Compare any two graphics cards:
GeForce 9500 GT 1GB GDDR3 vs GeForce GT 240 GDDR5
IntroThe GeForce 9500 GT 1GB GDDR3 comes with a GPU clock speed of 550 MHz, and the 1024 MB of GDDR3 memory is set to run at 800 MHz through a 128-bit bus. It also is comprised of 32 SPUs, 16 Texture Address Units, and 8 ROPs.
Compare those specifications to the GeForce GT 240 GDDR5, which uses a 40 nm design. nVidia has clocked the core speed at 550 MHz. The GDDR5 RAM works at a speed of 850 MHz on this model. It features 96 SPUs as well as 32 Texture Address Units and 8 ROPs.
Power Usage and Theoretical Benchmarks
Power Consumption (Max TDP)
Performance-wise, the GeForce GT 240 GDDR5 should in theory be much superior to the GeForce 9500 GT 1GB GDDR3 in general. (explain)
Texel RateThe GeForce GT 240 GDDR5 is a lot (about 100%) more effective at AF than the GeForce 9500 GT 1GB GDDR3. (explain)
Pixel RateBoth cards have the exact same pixel rate, so in theory they should be equally good at at anti-aliasing, and be able to handle the same screen resolutions. (explain)
Please note that the above 'benchmarks' are all just theoretical - the results were calculated based on the card's specifications, and real-world performance may (and probably will) vary at least a bit.
Please note that the price comparisons are based on search keywords - sometimes it might show cards with very similar names that are not exactly the same as the one chosen in the comparison. We do try to filter out the wrong results as best we can, though.
Memory Bandwidth: Bandwidth is the maximum amount of data (measured in MB per second) that can be transferred over the external memory interface in a second. It is worked out by multiplying the card's interface width by its memory speed. In the case of DDR memory, it should be multiplied by 2 once again. If it uses DDR5, multiply by ANOTHER 2x. The higher the bandwidth is, the faster the card will be in general. It especially helps with anti-aliasing, High Dynamic Range and higher screen resolutions.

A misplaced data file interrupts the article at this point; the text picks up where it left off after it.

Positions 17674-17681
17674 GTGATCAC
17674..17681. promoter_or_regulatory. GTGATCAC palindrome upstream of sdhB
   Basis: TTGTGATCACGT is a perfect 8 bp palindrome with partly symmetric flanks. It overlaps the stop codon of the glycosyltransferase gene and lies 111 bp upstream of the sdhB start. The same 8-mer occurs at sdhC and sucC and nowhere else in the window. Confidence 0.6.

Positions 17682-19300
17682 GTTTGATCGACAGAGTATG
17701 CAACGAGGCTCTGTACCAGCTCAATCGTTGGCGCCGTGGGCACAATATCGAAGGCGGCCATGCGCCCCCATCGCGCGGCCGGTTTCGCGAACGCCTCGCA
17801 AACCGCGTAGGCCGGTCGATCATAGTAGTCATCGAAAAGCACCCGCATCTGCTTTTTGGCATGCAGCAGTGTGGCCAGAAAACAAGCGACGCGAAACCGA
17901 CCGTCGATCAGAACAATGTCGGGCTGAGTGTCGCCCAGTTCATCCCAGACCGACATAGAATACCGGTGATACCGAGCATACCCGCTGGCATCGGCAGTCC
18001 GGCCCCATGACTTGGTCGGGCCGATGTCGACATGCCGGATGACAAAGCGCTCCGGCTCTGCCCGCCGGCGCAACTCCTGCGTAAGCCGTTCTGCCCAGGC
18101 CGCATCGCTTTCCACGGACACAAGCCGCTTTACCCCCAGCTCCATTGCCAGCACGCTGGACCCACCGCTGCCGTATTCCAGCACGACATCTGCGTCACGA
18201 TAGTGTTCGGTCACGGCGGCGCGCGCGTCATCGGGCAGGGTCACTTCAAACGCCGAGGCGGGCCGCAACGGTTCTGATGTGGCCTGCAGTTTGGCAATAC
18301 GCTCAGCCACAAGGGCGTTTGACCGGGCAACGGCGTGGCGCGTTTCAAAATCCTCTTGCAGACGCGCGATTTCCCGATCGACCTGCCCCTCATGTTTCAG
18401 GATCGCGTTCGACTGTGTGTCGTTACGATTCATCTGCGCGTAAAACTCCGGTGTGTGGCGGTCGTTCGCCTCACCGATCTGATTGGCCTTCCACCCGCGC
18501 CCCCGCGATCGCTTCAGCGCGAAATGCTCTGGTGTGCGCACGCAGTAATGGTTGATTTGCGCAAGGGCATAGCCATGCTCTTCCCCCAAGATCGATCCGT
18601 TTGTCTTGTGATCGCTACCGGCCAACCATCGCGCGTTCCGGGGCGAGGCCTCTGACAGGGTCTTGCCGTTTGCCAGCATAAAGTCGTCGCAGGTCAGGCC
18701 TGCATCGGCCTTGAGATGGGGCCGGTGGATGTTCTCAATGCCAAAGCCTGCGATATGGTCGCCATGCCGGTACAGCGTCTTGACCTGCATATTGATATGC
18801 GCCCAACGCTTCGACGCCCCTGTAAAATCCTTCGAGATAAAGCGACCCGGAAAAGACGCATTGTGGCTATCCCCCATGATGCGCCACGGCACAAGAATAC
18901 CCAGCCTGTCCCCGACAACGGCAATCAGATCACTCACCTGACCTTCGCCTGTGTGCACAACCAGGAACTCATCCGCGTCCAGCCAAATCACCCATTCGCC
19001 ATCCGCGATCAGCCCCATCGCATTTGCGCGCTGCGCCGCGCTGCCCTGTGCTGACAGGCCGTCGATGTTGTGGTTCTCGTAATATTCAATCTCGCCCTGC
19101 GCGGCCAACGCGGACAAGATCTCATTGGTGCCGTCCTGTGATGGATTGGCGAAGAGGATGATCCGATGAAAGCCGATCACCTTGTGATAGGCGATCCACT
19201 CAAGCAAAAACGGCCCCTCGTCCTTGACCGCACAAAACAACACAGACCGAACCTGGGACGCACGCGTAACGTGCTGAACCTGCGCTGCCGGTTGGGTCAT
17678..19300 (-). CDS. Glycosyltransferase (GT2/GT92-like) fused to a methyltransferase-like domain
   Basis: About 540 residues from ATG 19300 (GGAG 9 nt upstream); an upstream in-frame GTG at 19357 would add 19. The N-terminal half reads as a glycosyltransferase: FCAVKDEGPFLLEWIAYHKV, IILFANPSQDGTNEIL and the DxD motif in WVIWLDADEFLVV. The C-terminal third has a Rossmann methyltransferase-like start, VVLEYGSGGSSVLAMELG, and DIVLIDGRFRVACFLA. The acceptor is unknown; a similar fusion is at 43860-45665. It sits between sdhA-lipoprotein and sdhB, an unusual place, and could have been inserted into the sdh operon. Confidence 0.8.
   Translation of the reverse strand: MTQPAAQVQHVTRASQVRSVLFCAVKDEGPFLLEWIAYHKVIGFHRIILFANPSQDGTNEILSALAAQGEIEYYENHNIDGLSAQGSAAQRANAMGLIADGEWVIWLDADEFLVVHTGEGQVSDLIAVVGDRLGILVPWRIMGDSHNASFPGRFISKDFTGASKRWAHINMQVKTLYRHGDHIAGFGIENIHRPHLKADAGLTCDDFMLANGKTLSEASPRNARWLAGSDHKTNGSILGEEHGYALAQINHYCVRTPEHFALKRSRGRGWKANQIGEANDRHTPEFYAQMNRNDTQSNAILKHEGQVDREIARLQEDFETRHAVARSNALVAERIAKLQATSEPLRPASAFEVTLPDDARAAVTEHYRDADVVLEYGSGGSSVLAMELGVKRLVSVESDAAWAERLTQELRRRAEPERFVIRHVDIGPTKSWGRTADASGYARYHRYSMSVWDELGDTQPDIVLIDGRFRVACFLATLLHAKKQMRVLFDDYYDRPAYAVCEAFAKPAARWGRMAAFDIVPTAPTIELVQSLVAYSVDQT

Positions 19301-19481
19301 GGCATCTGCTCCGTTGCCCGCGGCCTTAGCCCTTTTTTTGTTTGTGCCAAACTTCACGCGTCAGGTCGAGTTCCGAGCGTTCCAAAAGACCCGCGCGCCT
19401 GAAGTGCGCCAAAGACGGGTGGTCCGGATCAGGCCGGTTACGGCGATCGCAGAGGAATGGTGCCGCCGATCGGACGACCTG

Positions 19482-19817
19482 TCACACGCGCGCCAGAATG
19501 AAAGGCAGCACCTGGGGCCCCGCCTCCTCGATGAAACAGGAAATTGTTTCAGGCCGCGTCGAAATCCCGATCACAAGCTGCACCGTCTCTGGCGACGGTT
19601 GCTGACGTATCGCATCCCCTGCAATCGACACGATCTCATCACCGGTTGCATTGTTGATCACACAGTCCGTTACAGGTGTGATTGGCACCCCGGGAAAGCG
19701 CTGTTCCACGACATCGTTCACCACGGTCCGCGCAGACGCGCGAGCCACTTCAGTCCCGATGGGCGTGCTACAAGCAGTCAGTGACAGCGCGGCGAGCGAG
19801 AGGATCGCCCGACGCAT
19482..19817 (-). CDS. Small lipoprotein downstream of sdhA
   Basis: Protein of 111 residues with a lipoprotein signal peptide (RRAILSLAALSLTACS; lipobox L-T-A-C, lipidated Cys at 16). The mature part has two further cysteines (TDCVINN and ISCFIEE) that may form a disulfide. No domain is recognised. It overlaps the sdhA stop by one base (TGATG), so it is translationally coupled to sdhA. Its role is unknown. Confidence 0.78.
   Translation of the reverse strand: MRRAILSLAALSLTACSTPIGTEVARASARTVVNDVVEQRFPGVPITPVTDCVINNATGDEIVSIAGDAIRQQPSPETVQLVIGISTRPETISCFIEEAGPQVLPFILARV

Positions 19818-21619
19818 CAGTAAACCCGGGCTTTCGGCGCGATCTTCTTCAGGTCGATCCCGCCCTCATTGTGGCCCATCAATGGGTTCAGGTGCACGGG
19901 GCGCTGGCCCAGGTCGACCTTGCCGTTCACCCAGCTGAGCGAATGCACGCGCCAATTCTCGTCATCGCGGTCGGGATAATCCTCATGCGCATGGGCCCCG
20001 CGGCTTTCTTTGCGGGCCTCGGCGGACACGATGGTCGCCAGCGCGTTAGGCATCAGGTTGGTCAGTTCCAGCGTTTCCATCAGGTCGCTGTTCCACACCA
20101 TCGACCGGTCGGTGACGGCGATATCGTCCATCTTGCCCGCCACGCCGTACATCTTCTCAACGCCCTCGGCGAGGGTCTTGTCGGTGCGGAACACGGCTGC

Texel Rate: Texel rate is the maximum amount of texture map elements (texels) that are applied in one second. This number is worked out by multiplying the total amount of texture units of the card by the core speed of the chip. The higher the texel rate, the better the video card will be at texture filtering (anisotropic filtering - AF). It is measured in millions of texels applied in one second.
Pixel Rate: Pixel rate is the most pixels that the graphics chip can possibly write to the local memory in a second - measured in millions of pixels per second. The number is worked out by multiplying the amount of ROPs by the clock speed of the card. ROPs (Raster Operations Pipelines - sometimes also referred to as Render Output Units) are responsible for filling the screen with pixels (the image). The actual pixel fill rate also depends on quite a few other factors, especially the memory bandwidth of the card - the lower the bandwidth is, the lower the ability to get to the maximum fill rate.